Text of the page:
The statistical test will be based on the difference of two population means ; significance level is .
Random variable captures the age of a female banker, the age of a male banker. Expectations , and variances , are unknown. *Homogeneity of variances* cannot be assumed, Maier and Schmidt agree. Furthermore, there is no prior knowledge about the shape of the distribution of and . Consequently, sample sizes and will have to be sufficiently large to justify the application of the . Maier and Schmidt know that there are approximately as many female as male workers in the bank, and they thus choose equal sample sizes: . They ask human resources for support in there ground-breaking investigations. Of course, personnel could simply provide them with the exact data, but they agree to draw two samples of size at random, without replacing the sampled entity after each draw. They assure that the two samples from the male and female population can be regarded as independent. Sample averages and variances are computed for both samples.

### Test statistic and its distribution; decision regions

As and are unknown and Maier&Schmidt have to assume *heterogeneity of variances*, they employ the where are the sample means and are estimators of the population variances and .
As the sample sizes satisfy respectively , the central limit theorem can be applied, and the distribution of can, under , be approximated by the standard normal distribution (bell curve). Maier&Schmidt will thus apply an asymptotic or approximate test for .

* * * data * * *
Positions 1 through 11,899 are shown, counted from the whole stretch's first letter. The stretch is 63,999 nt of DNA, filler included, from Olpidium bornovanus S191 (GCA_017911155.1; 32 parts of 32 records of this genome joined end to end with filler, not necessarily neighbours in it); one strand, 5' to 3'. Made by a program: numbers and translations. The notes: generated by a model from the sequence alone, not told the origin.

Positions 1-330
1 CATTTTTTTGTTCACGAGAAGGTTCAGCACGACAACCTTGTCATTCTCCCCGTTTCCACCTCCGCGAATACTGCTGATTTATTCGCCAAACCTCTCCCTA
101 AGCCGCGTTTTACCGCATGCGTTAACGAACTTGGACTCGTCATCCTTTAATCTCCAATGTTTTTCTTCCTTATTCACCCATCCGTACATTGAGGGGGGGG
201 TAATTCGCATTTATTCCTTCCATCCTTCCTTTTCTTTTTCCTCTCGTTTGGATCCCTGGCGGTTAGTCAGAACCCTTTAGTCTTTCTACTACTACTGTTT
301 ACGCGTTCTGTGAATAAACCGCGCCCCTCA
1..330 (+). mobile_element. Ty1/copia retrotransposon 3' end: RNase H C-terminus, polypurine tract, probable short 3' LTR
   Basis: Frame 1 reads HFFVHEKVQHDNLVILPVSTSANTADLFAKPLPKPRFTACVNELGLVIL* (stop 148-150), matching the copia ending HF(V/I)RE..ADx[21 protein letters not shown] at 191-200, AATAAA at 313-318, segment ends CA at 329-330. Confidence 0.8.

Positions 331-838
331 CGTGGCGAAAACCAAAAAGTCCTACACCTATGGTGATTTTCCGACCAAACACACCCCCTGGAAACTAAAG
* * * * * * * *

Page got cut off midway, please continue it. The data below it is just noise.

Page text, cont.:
## 1st dispute

### Hypothesis

Mr. Schmidts first claim is general in that he doesn’t specify direction or size of the proposed average age differential. Thus, a two-sided test with has to be specified: or, equivalently,

### Determining the decision regions for H

The upper critical value satisfying can be looked up in the normal distribution table as the per cent quantile: . From the symmetry of the normal distribution around zero follows for the lower critical value , such that . We thus have the following decision regions: Approximate non-rejection region for H:. Approximate rejection region for H:.

### Sampling and computing the test statistic

Personnel submits the following data computed from the two samples: Female bank clerks: Male bank clerks: Using , Maier&Schmidt derive a test statistic value of .

### Test decision and interpretation

The test statistic value of falls into the non-rejection region for H, and consequently the null hypothesis is not rejected. Based on two independent random samples of sizes , Maier&Schmidt couldn’t prove statistically the existence of a significant difference in the population averages of female and male bank clerks’ ages, and .